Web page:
Fast kangaroo Interesting Facts

  • Scientific name: Macropus
  • Family: Macropodidae
  • Classification: Mammal
  • IUCN status: Least concern
  • Lifespan (in wild): Up to 23 years
  • Weight: Around 90kg
  • Body size: Over 2m in height
  • Top speed: 56km/h
  • Diet: Herbivore – mainly grasses
  • Habitat: Australian deserts and grasslands

Kangaroos are members of the Macropodidae family, which literally means “large foot.” Kangaroos can run at speeds of up to 56 km/h and leap more than 9 metres in a single bound, which is equivalent to more than six ten-year-olds lying head to toe!

They have short front legs and a long, powerful tail that aids in their jumping balance. These remarkable animals, the tallest of all our planet’s marsupials, may stand over two metres tall.

Kangaroos dwell in tiny groups called troops or herds (or’mobs’ by Australians), which are normally made up of 50 or more animals. When kangaroos are threatened, they pound the ground with their powerful feet to alert and warn the rest of the group.

And these amazing creatures aren’t to be trifled with: when they fight, they use powerful punches and kicks, and will occasionally bite. Males frequently battle between themselves for access to females.

Female kangaroos have a pouch on their abdomen (formed by a fold in the skin) that they use to cradle their young, known as joeys. Newborn joeys are tiny, weighing about 2.5 cm in length, or approximately the same size as a grape — adorable!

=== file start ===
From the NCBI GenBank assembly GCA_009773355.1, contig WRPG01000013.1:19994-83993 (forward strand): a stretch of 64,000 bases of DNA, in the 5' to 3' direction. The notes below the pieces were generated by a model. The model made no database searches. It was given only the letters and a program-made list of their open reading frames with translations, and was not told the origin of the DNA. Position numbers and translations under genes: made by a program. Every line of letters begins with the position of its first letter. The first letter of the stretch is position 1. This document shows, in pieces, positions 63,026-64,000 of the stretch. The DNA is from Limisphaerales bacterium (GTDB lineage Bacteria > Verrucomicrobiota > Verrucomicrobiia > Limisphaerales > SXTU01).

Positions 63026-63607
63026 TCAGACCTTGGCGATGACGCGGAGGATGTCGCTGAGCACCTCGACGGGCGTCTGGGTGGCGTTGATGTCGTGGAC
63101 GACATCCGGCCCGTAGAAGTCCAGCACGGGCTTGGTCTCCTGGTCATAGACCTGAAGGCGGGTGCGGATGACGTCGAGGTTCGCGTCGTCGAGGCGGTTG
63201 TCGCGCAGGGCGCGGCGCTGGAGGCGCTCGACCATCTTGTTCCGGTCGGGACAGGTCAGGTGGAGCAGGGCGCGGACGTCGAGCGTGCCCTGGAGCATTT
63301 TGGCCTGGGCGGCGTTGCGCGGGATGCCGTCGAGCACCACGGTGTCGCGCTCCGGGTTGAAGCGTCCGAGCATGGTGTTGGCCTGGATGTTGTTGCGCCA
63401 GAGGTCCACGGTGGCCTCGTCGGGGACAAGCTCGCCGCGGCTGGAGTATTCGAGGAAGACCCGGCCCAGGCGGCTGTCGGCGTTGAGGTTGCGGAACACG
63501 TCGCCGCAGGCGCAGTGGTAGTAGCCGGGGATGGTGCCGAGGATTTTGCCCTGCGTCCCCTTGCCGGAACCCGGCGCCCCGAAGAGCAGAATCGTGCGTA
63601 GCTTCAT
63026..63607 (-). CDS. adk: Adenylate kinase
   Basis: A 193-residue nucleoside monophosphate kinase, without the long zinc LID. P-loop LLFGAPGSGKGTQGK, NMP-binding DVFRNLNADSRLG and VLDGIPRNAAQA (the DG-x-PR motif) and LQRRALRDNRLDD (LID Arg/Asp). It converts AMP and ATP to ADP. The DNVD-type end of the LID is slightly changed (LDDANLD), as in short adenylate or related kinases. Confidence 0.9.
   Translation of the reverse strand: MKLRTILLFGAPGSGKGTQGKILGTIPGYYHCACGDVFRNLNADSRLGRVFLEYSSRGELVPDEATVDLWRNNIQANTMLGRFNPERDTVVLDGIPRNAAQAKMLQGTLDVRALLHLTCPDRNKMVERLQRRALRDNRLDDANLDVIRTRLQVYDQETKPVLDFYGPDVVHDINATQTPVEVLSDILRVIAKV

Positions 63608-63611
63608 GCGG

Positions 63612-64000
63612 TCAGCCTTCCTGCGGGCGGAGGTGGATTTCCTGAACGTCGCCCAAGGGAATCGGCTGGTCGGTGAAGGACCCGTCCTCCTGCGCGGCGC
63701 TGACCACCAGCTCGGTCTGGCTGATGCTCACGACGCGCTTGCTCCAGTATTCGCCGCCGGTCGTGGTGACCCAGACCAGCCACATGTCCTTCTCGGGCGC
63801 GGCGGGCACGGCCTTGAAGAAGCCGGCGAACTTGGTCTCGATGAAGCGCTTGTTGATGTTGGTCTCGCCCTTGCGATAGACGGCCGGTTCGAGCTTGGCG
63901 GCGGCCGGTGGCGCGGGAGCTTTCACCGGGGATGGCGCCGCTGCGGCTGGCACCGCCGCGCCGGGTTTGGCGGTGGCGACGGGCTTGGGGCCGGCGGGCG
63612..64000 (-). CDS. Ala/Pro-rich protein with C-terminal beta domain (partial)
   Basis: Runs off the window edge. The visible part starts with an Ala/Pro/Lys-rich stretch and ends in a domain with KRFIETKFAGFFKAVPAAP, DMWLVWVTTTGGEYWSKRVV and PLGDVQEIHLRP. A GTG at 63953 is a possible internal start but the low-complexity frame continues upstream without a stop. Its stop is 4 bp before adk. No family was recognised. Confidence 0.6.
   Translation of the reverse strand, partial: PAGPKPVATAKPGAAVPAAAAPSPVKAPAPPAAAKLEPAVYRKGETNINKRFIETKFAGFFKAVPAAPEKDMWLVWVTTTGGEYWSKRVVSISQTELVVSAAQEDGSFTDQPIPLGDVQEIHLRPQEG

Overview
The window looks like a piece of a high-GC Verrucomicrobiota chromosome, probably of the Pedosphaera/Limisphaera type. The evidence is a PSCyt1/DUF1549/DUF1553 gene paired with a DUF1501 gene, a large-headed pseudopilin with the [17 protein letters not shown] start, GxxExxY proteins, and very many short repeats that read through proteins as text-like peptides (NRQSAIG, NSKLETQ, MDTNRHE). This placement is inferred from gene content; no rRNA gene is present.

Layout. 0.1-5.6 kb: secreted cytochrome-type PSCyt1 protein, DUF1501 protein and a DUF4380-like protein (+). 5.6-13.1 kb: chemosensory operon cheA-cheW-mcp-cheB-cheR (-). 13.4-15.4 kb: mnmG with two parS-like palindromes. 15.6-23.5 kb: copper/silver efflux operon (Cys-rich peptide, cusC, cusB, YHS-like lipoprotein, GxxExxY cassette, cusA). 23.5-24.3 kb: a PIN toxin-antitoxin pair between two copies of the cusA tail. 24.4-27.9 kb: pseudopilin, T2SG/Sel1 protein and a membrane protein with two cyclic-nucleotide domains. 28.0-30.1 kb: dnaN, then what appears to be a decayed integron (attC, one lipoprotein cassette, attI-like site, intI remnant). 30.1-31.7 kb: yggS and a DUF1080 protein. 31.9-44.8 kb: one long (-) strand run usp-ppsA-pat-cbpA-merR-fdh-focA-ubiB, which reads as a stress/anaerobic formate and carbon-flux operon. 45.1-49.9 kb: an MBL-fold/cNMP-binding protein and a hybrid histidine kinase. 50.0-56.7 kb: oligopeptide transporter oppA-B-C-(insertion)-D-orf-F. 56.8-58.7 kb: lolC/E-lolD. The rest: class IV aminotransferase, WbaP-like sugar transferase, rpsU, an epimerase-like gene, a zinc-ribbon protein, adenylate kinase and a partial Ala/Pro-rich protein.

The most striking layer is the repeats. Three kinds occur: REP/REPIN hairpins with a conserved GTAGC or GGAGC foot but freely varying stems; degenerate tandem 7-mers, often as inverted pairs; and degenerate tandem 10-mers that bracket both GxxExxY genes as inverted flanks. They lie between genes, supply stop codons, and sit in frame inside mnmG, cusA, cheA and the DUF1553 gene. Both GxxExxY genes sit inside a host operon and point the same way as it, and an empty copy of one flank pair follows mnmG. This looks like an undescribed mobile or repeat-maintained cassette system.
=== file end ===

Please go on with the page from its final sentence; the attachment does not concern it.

Joeys navigate alone through their mother’s thick fur to the comfort and protection of the pouch shortly after birth. Because a baby kangaroo can’t suckle or swallow, its mother uses her muscles to pump milk down its throat.

The youngster emerges from the pouch for brief travels at roughly 4 months, and at ten months, it is grown enough to leave the pouch permanently.

Herbivores, kangaroos like chewing on grasses, herbs, and plants. Kangaroos have few natural predators outside people and wild canines known as dingoes.

But it doesn’t mean these guys have it easy. Heat, drought, and hunger as a result of dwindling habitat are just a few of the threats these remarkable marsupials confront.

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